Weekly updates and essential insight into the NHS in the South West, by Will Hazell

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White smoke from Dorset CCG

When it comes to reconfiguring acute services, now is the time for NHS managers to make hay while the sun is shining. We’re at the point in the electoral cycle – four years out from a general election (barring any curveballs which the EU referendum might throw up) – when health service leaders have the most room to manoeuvre.

Commissioners in the South West have taken note. Dorset Clinical Commissioning Group is undertaking a “clinical services review”, which hinges on the centralisation of emergency and planned activity on separate sites in the east of the county.

The likely sticking point is that both The Royal Bournemouth and Christchurch Hospitals Foundation Trust and Poole Hospital Foundation Trust desperately want to be the emergency centre.

Dorset CCG has been privately weighing up the relative merits of the two organisations for months. But last week white smoke was glimpsed billowing from the CCG’s chimney: Bournemouth got the nod.

As expected, the argument between the two trusts was finely balanced. Both organisations were scored the same on the CCG’s criteria for care quality, workforce, research and education, and “deliverability”.

However, Bournemouth inched in front of Poole because the CCG judged it offered better access for patients and because, according to analysis by Capita, it would require about £40m less than Poole to be kitted out as the emergency hospital.

The decision is a bitter blow for Poole. The trust had argued that it was more deserving of the status because it is already the major trauma unit in East Dorset, with a high volume of emergency work. It claimed it was better situated than Bournemouth to serve the rural, western part of the county. On the money issue, it said that while Bournemouth might require less investment to turn it into an emergency centre, potential savings from this option could be cancelled out by the higher cost of turning Poole into a planned care centre.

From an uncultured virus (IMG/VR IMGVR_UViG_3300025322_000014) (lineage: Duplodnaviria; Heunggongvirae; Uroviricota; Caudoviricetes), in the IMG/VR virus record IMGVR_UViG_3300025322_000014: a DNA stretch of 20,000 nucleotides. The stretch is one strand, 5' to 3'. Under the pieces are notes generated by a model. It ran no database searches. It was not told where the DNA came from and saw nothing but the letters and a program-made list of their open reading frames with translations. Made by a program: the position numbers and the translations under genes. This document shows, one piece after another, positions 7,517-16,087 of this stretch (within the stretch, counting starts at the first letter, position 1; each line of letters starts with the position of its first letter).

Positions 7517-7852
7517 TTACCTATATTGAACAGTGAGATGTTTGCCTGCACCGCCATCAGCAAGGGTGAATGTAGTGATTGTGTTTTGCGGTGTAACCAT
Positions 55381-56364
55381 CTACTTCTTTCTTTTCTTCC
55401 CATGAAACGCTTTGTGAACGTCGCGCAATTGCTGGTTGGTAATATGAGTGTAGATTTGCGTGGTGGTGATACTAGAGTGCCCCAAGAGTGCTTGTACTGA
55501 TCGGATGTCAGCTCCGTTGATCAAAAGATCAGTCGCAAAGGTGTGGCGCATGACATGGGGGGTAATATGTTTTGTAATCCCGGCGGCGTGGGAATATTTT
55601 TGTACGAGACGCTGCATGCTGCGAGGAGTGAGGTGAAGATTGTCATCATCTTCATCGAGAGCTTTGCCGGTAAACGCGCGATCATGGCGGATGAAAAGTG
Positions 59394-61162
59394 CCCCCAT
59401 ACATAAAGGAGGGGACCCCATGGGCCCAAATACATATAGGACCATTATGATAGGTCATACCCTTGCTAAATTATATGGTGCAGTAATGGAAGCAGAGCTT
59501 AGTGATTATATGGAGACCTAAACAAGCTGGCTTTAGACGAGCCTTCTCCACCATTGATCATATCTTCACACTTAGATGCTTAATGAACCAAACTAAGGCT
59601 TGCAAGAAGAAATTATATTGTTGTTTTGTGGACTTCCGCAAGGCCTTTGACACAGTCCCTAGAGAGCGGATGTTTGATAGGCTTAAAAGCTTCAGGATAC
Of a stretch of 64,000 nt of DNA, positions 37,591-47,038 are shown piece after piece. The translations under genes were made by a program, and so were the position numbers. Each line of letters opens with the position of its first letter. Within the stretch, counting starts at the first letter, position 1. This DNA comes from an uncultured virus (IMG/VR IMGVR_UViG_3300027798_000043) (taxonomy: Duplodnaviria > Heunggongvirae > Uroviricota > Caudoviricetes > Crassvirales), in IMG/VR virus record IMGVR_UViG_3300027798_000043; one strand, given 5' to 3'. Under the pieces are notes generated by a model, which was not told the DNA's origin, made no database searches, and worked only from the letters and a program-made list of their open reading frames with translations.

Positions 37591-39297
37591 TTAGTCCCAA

Dorset CCG’s choice of Bournemouth is due to be signed off by the group’s governing body on Wednesday, but there are still many hoops which the CCG needs to jump through. It will need to get permission from NHS England, and it will also have to satisfy the Competition and Markets Authority that the service redesign will not breach undertakings made to the competition authority after the failed attempt to merge the two trusts in 2013. And that’s even before the plans go to public consultation – local campaigners are preparing to man the barricades, with two petitions to “save” Poole’s A&E attracting more than 50,000 signatures in just a few days.

In other words, commissioners still face a long and hard road to make their vision a reality.

Breathing space for Royal Cornwall

Last week Royal Cornwall Hospitals Trust was rated “requires improvement” by the Care Quality Commission.

The inspection report was a mixed bag. Sir Mike Richards, the CQC’s chief inspector of hospitals, said inspectors had “noted some improvements” since the CQC’s last comprehensive inspection of the trust two years ago. However, he said it was “disappointing that it [had] not made enough progress in all areas”.

Still, the CQC’s findings present an opportunity. Royal Cornwall has been a fragile organisation – insiders told me at the end of last year that there was a genuine possibility the trust could be rated as “inadequate” and placed in special measures. The fact that this has not happened indicates that Royal Cornwall’s leadership will remain in control of its destiny.

Royal Cornwall’s new chief executive, Kathy Byrne, who joined the trust from Australia in April, is highly rated by very senior individuals in the NHS. The CQC’s rating should give her the breathing space to begin the hard work of moving the trust from requires improvement to “good”.

Deep South

Deep South is HSJ’s email briefing on the NHS in the South West of England.

It takes an in-depth weekly look at a region which is one of the NHS’s most innovative, but also one of its most turbulent. The patch includes the cities of Bristol and Bath, through Wessex and Dorset, and all the way down the peninsular to Lizard Point.

Please get in touch with any suggestions about what you’d like to see covered and any story tips: will.hazell@emap.com